Technique exercise don’t necessarily place very highly on anyone’s to-do list, but in order of importance, there’s not much that outrank them! If your looking for some motivation to get out those technique books and start working through some scales and arpeggios again, here are five reasons why you want to become a technique pro:
Chords, scales, articulations, etc–technique works all the building blocks of all music. When you have a thorough understanding of these music basics, learning your pieces becomes much easier. Rather than having to read through each note in a scale passage, you instead recognize it as a G major scale and easily fly through the section. An in-depth and easily used resource for piano technique, the Browns Book of Scales is an excellent book to keep on hand as you incorporate technique into your regular practice.
More than just technical mastery, you want to be physically aware of yourself as well as you practice. Are you experiencing any tension in any part of your body? Are your wrists remaining relaxed and fluid? Is your back or shoulders tight at all? Being aware of yourself physically will greatly aid you as you seek to become a great proficient in your instrument. Work with your teacher to specifically address any areas of concern.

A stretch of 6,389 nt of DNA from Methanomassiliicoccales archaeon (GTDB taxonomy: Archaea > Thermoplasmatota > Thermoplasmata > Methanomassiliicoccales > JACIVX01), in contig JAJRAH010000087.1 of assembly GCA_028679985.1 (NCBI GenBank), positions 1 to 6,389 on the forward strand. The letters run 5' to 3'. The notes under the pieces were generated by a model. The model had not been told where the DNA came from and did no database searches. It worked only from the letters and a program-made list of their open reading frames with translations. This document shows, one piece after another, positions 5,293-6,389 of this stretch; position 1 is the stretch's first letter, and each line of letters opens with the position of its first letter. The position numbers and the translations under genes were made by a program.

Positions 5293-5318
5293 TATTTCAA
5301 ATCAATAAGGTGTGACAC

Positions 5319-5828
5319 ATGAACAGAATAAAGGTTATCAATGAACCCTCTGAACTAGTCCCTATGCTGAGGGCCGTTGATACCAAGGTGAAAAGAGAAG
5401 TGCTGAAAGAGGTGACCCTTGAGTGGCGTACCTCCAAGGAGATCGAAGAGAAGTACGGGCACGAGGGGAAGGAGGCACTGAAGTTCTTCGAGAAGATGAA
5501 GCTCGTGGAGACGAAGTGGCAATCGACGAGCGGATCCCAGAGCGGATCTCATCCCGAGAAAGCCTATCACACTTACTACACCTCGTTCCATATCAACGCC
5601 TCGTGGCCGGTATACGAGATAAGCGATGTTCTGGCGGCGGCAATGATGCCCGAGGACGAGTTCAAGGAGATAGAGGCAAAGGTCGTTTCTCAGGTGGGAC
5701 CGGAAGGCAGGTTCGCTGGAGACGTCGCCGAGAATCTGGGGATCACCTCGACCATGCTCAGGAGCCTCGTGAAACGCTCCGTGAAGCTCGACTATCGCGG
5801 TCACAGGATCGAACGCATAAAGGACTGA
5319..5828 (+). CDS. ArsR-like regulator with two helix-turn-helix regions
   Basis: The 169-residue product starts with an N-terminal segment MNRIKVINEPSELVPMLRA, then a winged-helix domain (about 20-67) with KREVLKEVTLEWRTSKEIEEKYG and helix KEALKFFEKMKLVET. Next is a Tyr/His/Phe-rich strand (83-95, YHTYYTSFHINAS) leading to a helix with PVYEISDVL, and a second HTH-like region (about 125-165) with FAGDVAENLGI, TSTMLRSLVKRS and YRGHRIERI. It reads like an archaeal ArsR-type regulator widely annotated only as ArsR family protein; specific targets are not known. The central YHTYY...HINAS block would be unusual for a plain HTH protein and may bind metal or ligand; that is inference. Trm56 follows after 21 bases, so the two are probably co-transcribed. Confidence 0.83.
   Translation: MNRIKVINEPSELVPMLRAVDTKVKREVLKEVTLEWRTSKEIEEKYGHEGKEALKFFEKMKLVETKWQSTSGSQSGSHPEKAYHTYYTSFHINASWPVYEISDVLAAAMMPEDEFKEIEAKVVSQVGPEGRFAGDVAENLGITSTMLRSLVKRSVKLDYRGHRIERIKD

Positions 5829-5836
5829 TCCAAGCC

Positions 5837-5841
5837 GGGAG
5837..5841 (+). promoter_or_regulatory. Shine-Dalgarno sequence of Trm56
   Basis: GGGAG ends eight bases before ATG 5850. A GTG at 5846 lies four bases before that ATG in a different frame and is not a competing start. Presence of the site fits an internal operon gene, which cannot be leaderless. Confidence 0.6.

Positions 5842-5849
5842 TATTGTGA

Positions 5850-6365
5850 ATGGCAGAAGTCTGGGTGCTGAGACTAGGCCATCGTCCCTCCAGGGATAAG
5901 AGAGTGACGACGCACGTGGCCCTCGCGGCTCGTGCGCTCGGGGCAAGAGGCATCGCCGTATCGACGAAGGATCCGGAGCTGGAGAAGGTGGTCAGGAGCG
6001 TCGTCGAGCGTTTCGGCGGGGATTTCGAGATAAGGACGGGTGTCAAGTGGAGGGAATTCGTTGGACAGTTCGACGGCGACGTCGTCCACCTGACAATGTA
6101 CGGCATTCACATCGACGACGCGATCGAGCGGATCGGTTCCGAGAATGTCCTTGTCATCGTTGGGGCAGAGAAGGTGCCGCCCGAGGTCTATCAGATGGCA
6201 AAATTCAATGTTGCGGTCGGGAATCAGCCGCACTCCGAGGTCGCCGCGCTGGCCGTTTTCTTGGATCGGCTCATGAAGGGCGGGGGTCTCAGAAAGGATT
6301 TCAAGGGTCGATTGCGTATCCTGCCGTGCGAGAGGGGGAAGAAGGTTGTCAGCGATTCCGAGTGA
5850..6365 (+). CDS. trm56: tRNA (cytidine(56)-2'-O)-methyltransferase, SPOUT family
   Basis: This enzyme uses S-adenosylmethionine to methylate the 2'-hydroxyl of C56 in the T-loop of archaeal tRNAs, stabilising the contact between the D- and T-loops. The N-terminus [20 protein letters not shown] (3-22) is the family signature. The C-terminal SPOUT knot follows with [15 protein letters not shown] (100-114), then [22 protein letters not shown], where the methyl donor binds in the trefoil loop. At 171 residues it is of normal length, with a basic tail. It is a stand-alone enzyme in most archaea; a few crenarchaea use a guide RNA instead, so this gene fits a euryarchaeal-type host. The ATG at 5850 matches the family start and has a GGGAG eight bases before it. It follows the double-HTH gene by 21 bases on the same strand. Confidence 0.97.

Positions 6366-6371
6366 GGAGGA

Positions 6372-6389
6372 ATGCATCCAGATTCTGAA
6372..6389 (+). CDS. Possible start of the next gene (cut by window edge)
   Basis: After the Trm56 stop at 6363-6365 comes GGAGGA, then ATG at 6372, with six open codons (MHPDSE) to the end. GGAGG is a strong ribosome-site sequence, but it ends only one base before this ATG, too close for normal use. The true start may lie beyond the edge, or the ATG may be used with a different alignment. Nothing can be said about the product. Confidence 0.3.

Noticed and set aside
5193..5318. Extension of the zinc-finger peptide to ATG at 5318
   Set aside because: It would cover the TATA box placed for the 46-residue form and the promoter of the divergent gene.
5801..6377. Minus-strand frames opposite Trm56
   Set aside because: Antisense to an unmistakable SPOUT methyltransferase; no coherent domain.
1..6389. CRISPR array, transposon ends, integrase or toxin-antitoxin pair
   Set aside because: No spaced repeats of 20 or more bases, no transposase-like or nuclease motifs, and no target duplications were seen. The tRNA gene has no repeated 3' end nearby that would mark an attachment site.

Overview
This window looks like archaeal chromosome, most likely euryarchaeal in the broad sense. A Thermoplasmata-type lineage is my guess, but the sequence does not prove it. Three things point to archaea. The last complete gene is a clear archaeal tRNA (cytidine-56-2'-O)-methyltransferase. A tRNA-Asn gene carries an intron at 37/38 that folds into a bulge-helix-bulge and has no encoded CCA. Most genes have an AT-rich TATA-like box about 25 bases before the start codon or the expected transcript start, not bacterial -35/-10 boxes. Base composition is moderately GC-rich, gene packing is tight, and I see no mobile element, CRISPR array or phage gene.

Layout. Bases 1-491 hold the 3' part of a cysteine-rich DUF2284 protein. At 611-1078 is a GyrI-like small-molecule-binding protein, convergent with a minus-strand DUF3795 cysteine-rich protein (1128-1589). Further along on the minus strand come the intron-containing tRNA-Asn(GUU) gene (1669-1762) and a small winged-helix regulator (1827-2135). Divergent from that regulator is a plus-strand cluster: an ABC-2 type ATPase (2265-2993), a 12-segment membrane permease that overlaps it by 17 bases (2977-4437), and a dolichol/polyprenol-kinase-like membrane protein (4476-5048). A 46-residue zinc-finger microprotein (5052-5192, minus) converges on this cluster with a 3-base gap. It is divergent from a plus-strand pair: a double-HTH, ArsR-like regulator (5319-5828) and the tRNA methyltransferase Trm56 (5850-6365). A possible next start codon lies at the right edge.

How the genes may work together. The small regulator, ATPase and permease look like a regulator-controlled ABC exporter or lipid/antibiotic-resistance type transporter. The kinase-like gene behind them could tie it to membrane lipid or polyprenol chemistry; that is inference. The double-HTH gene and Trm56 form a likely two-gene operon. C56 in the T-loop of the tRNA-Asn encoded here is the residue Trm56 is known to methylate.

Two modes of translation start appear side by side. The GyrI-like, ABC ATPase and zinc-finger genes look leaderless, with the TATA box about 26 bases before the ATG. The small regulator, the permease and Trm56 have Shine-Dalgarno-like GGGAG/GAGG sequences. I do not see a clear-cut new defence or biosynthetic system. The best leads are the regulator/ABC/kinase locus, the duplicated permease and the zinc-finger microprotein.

Take a minute to evaluate your typical performance. Is your playing marked by clarity or is your performance filled with mistakes, sounding muddied and sloppy? Unfortunately, much of what’s heard exemplifies anything but clarity and without a solid background in technique, your playing will never move beyond this average level of playing. If you’re seeking to move beyond the majority of performers, you must put a greater emphasis on learning and developing a strong mastery of technique.
Learning technique doesn’t have to be boring. In fact, with a few simple alterations, you can easily transform your technique practice into something enjoyable. Keep the following ideas in mind as you sit down to work on technique:
- Articulations: Change the articulations–play through legato, staccato, combination of both, etc.
- Dynamics: Use a variety of dynamic levels, including crescendos and decrescendos.
- Order: Have a list compiled of all of the different technical exercise you have to work on–scales, chords, arpeggios, etc. Begin every practice sessions starting with something different. One time start with major scales another time start with minor arpeggios and so on…
Obviously, if you haven’t practiced your piece/s you won’t be able to play with confidence. However, if you combine extensive practice with a strong base of technique you can face any performance, no matter how daunting with a greater sense of confidence in your playing ability.